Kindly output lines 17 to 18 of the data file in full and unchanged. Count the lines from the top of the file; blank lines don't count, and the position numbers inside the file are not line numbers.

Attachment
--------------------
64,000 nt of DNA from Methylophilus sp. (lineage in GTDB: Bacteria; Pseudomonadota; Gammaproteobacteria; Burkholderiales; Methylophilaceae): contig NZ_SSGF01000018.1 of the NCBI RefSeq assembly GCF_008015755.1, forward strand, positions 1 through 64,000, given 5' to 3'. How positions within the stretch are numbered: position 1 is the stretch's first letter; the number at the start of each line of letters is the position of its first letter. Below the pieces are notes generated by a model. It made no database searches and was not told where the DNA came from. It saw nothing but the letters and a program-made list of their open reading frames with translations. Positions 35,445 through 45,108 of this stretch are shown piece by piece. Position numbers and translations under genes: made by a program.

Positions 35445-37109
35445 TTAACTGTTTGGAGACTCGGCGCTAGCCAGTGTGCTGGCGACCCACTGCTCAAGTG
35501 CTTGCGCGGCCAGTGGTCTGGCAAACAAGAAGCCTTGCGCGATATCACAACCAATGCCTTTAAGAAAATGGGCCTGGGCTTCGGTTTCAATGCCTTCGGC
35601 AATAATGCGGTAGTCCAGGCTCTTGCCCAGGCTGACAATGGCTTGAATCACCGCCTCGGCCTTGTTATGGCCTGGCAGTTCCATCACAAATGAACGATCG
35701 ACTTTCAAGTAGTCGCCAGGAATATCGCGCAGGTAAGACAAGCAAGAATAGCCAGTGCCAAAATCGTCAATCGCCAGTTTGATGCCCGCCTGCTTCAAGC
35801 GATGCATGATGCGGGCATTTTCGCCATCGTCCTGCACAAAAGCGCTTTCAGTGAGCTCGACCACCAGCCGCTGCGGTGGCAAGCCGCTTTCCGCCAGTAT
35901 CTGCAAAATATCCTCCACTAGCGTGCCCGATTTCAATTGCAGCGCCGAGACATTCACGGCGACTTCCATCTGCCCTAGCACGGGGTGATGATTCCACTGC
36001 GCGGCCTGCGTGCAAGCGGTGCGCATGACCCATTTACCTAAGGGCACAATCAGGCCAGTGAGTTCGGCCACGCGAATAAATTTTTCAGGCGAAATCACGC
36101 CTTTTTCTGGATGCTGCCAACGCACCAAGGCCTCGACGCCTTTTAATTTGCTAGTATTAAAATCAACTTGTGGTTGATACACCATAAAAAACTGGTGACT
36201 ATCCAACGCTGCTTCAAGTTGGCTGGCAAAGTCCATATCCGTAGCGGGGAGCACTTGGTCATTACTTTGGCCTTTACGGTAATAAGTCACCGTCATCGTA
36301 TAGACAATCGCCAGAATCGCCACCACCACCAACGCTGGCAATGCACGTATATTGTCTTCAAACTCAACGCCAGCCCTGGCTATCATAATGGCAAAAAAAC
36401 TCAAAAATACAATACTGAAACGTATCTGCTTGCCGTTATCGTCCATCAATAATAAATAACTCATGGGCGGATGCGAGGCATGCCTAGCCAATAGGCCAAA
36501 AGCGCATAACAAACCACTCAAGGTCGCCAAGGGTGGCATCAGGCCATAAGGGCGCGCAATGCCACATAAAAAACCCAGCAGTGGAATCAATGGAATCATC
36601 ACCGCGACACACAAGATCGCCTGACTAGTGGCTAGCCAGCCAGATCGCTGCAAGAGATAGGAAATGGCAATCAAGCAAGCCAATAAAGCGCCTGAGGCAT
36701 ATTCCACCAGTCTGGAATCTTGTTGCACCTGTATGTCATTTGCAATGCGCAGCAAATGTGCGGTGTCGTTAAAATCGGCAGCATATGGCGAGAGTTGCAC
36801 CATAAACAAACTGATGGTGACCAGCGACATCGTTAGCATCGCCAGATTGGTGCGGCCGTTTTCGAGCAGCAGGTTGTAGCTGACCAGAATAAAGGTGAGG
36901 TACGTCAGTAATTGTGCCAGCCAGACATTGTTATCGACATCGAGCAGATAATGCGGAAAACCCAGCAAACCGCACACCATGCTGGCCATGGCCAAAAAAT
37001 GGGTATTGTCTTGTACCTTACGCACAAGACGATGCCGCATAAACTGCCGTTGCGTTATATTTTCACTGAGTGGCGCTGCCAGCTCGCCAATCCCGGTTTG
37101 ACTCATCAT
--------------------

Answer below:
36801 CATAAACAAACTGATGGTGACCAGCGACATCGTTAGCATCGCCAGATTGGTGCGGCCGTTTTCGAGCAGCAGGTTGTAGCTGACCAGAATAAAGGTGAGG
36901 TACGTCAGTAATTGTGCCAGCCAGACATTGTTATCGACATCGAGCAGATAATGCGGAAAACCCAGCAAACCGCACACCATGCTGGCCATGGCCAAAAAAT